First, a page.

The infamous clause was specific in its homophobia: the "acceptability of homosexuality as a pretended family relationship" could not be mentioned in schools. But it's been 17 years since the clause was repealed in Scotland - indeed, it was one of the very first acts of the new Scottish Parliament (the rest of the UK followed suit three years later). Why are we still hearing this archaic language? 

"We repealed, we clapped and cheered, and then we just forgot," Daly says. After the bitter campaign in Scotland, in which an alliance of churches led by millionaire businessman Brian Souter poured money into "Keeping the Clause", the government was pleased with its victory, which seemed to establish Holyrood as a progressive political space early on in the life of the parliament. But without updating the curriculum or retraining teaching staff, Daly argues, it left a "massive vacuum" of uncertainty. 

The Stonewall research suggests a similar confusion is likely across the UK. Daly doesn't believe the situation in Scotland is notably worse than in England, and disputes the oft-cited allegation that the issue is somehow worse in Scotland's denominational schools. Homophobia may be "wrapped up in the language of religious belief" in certain schools, he says, but it's "just as much of a problem elsewhere. The TIE campaign doesn't have different strategies for different schools."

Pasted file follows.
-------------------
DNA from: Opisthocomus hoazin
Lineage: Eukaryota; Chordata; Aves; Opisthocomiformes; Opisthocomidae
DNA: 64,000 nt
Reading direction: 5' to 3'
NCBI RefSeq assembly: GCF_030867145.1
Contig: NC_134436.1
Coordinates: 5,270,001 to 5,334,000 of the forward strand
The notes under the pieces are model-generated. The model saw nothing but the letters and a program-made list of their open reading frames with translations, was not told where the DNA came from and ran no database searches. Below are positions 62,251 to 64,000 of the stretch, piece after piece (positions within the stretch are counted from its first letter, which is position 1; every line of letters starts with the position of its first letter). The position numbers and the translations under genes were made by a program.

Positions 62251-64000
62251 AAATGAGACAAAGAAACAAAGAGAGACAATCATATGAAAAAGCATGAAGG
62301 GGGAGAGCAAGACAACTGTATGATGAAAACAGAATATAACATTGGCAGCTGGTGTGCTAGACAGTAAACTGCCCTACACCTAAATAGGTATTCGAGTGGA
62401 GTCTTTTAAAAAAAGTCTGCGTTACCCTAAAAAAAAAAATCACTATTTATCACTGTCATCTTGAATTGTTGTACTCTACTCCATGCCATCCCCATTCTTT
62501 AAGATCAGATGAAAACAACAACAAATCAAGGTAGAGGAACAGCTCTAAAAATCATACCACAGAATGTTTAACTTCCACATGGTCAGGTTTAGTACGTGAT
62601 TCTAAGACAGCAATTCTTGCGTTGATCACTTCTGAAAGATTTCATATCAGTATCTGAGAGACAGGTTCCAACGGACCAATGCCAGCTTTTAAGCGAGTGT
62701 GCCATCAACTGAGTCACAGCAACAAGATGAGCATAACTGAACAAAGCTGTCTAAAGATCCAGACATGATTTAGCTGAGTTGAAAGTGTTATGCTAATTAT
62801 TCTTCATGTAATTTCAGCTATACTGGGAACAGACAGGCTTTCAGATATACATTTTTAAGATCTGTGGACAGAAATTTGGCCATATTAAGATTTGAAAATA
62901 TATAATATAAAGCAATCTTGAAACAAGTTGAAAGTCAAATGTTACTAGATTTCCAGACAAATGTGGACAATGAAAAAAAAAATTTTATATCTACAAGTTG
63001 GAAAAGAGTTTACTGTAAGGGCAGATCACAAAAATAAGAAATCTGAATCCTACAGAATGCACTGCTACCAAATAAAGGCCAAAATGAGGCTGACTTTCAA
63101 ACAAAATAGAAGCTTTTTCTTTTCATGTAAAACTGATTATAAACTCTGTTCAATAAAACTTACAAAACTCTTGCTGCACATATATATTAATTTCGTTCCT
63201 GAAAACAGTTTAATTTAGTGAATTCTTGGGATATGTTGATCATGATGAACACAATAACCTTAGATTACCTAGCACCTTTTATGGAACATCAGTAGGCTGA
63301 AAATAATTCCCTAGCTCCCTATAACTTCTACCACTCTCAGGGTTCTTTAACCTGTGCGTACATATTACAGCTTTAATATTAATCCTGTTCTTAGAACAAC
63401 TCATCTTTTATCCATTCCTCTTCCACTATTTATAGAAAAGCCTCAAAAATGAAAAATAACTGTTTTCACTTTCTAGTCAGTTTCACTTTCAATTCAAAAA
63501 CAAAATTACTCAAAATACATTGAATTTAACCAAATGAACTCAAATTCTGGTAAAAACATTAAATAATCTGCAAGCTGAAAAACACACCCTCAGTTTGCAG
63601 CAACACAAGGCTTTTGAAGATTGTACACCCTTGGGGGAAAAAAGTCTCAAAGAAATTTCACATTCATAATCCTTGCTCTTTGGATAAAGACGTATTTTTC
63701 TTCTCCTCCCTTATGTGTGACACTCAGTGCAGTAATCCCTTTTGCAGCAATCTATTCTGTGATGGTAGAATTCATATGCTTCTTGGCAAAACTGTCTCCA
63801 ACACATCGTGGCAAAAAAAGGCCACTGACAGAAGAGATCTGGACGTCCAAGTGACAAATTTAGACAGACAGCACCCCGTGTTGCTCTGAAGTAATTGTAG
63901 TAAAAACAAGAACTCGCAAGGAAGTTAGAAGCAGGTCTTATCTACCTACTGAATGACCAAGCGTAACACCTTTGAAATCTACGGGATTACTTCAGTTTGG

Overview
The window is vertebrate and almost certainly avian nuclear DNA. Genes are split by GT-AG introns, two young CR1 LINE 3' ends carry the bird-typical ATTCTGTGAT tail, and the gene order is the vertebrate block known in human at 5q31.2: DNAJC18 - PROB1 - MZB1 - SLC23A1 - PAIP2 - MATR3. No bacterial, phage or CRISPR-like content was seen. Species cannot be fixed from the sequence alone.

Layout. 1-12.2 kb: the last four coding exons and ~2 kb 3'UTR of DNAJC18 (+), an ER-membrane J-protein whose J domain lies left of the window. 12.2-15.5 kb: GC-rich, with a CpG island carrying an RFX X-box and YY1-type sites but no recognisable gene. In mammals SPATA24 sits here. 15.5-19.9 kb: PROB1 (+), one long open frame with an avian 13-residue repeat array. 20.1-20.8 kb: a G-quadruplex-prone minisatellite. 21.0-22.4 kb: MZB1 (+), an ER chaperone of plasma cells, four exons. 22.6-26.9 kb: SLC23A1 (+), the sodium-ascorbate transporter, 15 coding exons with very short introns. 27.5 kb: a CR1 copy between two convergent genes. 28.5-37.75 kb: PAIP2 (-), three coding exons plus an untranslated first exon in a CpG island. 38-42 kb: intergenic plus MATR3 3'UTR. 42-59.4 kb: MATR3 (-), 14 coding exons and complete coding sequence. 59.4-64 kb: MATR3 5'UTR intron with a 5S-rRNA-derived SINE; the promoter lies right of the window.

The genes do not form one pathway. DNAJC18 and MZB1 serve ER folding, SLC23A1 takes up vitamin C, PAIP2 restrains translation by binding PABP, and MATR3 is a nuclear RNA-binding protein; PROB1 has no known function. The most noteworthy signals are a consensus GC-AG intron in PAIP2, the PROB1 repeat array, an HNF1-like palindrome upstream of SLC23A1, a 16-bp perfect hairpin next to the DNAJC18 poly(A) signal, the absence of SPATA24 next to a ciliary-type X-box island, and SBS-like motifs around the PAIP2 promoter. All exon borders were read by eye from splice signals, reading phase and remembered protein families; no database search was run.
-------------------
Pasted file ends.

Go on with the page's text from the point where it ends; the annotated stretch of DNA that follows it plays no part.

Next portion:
After initial disappointments - their thousands-strong petition to change the curriculum was thrown out by parliament in 2016 - the campaign has won the support of leaders such as Nicola Sturgeon and Kezia Dugdale, and recently, the backing of a majority of MSPs. The Scottish government has set up a working group, and promised a national strategy. 

But for Daly, who himself struggled at a young age with his sexuality and society's failure to accept it, the matter remains an urgent one.  At just 21, he can reel off countless painful stories of young LGBTI students - some of which end in tragedy. One of the saddest elements of the story from St Kentigern's is that the pupil claimed his school was the safest place he had to express his identity, because he was not out at home. Perhaps for a gay pupil in ten years time, that will be a guarantee.